A few months ago, author William Gumede described Zuma as someone with a narcissistic personality disorder — a set of traits defined by Austrian psychoanalyst Heinz Kohut as “including an exaggerated sense of superiority, a lack of self-awareness about the impact of their behaviour and having a disdain for others, who they devalue to validate their own grandiosity”. These people lack empathy, have a distorted sense of reality and are incapable of seeing anything from anyone else’s perspective. Narcissists like Zuma, Gumede argues, can’t accept responsibility and don’t care if they take down entire countries with them. The events at Nkandla, sadly for Zuma, only reinforced that perspective.
In the article on Zuma versus Mbeki, which I linked to yesterday, the author suggests that President Thabo Mbeki was busy centralising control over the judiciary”. A reader wants to know whether this is correct.
As far as I can tell, this assertion is not correct. According to someone close to the cabinet, it was Mbeki who personally ordered the withdrawal of the draft legislation which would have amended the Constitution and would have given more control over the administration of the judiciary to the Minister of Justice. This was also reported accordingly by the Mail & Guardian.
Last month the Minister of Justice tabled two Bills – one dealing with Judicial Education and one dealing with the establishment of a complaints mechanism against Judges – which seemed to accommodate at least some of the concerns expressed by the Judiciary. The Bills largely left control over the training and disciplining of Judges in the hands of Judges and seemed to present a relatively sensible compromise between the executive’s impulse for control and the Judiciary’s need for independence. (Despite some problems with the legal education Bill.)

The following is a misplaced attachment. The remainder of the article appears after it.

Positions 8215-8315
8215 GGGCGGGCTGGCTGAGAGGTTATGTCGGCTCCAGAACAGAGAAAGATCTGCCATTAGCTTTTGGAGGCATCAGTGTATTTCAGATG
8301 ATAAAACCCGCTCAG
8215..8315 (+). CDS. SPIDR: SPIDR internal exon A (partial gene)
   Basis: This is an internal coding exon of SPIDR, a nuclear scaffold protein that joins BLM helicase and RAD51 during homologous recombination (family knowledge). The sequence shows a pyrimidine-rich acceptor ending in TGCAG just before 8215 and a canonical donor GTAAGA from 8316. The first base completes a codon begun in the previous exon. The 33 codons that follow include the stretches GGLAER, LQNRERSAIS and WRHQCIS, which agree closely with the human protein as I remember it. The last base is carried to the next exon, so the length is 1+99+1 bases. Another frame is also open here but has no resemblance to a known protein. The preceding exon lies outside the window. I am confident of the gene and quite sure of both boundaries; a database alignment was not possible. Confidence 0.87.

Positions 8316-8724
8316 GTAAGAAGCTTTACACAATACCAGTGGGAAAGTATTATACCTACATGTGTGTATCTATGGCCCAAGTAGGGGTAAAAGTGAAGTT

However, my source suggests that the Minister of Justice (read, Deputy Minister of Justice) has indicated to the ANC caucus that when the Bill comes to the Portfolio Committee (chaired by someone romantically linked to the Deputy Minister of Justice), they may want to change the Bills to enhance the role of Magistrates. The argument is that Magistrates should be treated as co-equal with Judges and should get equal space “at the table”.
Politically, Magistrates are perceived to be less independent and thus more malleable than Judges. Legally, the Constitutional Court has confirmed that Magistrates Court are hierarchically at a lower level than High Courts and are therefore fundamentally different. To treat Magistrates and Judges exactly the same therefore makes no constitutional sense.
I suppose some members of the Executive believe that Magistrates would be prepared to do the bidding of the Executive in the various forums created by the Bills.
If these changes are introduced during the Committee stages of the Bill, Judges will be extremely upset. The President will also be extremely upset. The Minister will, as per usual, not have a clue, while the Deputy Minister will work behind the scenes. Let’s hope cooler heads in the ANC prevail and no significant amendments are made to this legislation during the Committee stage.
Watch this space!BACK TO TOP